Voyageurs, Isle Royale, the Canadian Shield

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The Hawaiian Islands and Maui’s Haleakala
How does a barren volcanic landscape become a tropical paradise? Study the speed with which volcanic islands erode, leaving rich soil behind. Watch these processes at work on the Big Island of Hawaii, at Haleakala National Park on Maui, and also in the National Park of American Samoa.
The Colorado Rocky Mountains
Ascend the heights of the Rocky Mountains, asking how tectonic processes nearly a thousand miles away could possibly have raised this extensive range. Venture to Rocky Mountain National Park, Red Rocks, the Garden of the Gods, the Maroon Bells, and the Canadian Rockies.
Hawaii Volcanoes - Earth’s Largest Mountains
Compare the lessons of hotspot volcanism at Yellowstone with the very different landscape at Hawaii Volcanoes National Park, which is also stoked by upwelling magma from Earth's mantle. Professor Cochran describes rivers of fire on the Big Island of Hawaii and suggests distinctive lava formations to visit.
National Seashores and Lakeshores
Get your feet wet at America's coastal national parks, where dunes, salt marshes, ponds, and lagoons characterize shorelines. Investigate the myriad dynamic processes at Cape Hatteras, Cape Cod, and Assateague National Seashores, and at Sleeping Bear Dunes, Indiana Dunes, Pictured Rocks, and Apostle Islands National Lakeshores.
Pinnacles to Joshua Tree: The San Andreas
Trace the earth-shaking San Andreas fault through a series of national parks and recreation areas--from Point Reyes, Golden Gate, and Pinnacles in the north to the Santa Monica Mountains, Channel Islands, Joshua Tree, and Mexico's Sierra de San Pedro Martir in the south.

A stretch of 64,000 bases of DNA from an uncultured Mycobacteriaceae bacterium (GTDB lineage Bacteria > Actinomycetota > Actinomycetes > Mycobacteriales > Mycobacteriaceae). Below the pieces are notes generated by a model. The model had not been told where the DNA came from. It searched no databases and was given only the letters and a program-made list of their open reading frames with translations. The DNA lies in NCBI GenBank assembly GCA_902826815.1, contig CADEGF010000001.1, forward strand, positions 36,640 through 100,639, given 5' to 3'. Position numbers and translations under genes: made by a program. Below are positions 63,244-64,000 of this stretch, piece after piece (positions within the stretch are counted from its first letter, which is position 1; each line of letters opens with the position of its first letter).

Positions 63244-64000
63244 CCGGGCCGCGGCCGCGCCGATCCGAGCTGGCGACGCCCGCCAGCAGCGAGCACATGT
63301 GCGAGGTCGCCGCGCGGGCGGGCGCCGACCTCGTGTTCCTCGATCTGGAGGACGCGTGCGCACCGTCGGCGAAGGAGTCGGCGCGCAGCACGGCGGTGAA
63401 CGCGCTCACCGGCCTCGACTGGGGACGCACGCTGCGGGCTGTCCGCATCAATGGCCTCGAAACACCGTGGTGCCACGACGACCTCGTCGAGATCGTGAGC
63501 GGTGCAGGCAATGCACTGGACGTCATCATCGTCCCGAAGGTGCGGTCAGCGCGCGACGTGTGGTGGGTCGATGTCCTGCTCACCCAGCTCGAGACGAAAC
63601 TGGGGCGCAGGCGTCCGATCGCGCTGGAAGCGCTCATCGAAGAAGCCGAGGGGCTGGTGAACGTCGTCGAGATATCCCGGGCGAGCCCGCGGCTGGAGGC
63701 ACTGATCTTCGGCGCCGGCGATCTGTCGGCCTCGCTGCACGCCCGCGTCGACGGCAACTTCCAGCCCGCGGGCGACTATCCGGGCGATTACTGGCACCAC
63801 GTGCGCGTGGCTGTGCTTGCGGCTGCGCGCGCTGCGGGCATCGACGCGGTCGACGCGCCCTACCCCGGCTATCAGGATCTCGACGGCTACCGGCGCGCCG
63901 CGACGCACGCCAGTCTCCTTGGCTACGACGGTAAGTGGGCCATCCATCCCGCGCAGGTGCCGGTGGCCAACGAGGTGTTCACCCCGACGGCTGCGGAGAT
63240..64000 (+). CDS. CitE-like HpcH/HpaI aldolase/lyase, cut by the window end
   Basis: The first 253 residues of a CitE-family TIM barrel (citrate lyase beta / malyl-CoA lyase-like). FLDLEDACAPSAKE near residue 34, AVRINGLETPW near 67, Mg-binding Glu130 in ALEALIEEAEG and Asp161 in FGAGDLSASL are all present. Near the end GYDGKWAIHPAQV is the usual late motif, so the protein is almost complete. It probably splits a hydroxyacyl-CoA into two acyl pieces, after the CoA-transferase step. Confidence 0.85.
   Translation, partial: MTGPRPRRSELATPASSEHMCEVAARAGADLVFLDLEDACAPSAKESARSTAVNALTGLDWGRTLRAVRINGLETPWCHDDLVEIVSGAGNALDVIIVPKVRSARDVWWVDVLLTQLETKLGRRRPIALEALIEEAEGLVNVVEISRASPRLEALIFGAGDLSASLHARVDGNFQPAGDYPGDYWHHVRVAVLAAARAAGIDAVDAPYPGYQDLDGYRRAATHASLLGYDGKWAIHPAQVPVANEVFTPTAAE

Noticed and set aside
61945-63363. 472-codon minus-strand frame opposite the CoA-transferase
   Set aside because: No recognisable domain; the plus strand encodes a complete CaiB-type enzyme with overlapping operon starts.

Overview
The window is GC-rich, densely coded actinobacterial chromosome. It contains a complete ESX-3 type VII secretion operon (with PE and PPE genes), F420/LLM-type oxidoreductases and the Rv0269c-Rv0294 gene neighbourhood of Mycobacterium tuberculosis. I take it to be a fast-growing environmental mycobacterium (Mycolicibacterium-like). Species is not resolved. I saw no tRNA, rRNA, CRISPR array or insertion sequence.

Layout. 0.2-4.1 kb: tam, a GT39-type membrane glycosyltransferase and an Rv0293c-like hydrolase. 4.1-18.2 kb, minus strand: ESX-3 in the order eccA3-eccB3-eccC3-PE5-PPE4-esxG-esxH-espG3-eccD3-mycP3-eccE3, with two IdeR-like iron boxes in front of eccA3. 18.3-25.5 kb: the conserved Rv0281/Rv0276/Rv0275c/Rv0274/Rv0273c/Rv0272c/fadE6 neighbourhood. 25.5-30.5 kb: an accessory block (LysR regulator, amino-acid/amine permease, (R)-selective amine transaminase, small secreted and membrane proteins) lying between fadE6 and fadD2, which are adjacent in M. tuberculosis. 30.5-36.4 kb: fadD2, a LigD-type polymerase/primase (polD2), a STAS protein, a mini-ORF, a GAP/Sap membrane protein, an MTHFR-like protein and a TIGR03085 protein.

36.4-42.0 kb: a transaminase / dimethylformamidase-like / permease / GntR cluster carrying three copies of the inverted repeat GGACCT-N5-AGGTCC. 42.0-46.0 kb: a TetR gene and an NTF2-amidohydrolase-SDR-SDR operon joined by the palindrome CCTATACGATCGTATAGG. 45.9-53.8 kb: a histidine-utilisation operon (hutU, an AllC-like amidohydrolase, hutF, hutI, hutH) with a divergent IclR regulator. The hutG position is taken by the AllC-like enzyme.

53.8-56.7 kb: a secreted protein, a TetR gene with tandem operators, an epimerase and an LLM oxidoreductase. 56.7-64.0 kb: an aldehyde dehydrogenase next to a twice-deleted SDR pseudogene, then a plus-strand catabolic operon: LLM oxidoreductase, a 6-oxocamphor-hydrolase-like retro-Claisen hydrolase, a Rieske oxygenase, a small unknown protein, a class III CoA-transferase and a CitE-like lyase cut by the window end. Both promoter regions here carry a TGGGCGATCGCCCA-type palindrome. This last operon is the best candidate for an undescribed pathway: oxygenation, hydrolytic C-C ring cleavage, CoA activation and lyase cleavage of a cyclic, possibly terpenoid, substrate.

Mount Saint Helens, Lassen Volcanic, Rainier
Tour Mount Rainier National Park and Lassen Volcanic National Park in the Pacific Northwest, which are part of the Cascade Range of active volcanoes that include Mount Saint Helens. Then visit a group of similarly cataclysmic volcanoes in national parks in central Mexico.
Yellowstone: Microcosm of the National Parks
Start your tour of the geological wonders of North America's national parks with Yellowstone, where the breathtaking landscape inspired the idea of a national park. Focus on the processes that produce Yellowstone's many geothermal formations, particularly its geysers.
Volcanoes of Alaska: Katmai and Lake Clark
Travel to Alaska to explore the vast national parks at Katmai and Lake Clark. Katmai was the site of the 20th century's largest volcanic eruption, while Lake Clark is unusual among national parks for having no roads and being accessible only by boat or small plane.
Shenandoah: The Collision of Old Continents
A hike along the Appalachian Trail is a journey back in time to a continental collision that raised mountains rivalling the Himalayas--now eroded into the Appalachians. Chart the geology of this ancient chain from Shenandoah National Park to Gros Morne National Park in Newfoundland.
Reefs: Virgin Islands, Florida, Texas
Turn to a trio of national parks where corals and other reef creatures are helping create new carbonate rock. Then encounter a massive reef from our planet's past, raised to towering heights at Guadalupe Mountains National Park.
Montana’s Glacier and the Canadian Rockies
Journey to Glacier National Park, where the glaciers may be disappearing, but the impressive glacier-sculpted terrain remains.
Bryce Canyon, Canyonlands, Arches
Nowhere is nature's artistry more exquisite than in the intricately eroded parks of the Colorado Plateau--from Bryce Canyon, to Arches National Park, to Canyonlands National Park. Seek answers to these strange, sculpted landforms, asking questions such as: How did more than 2,000 natural arches form in the Arches region?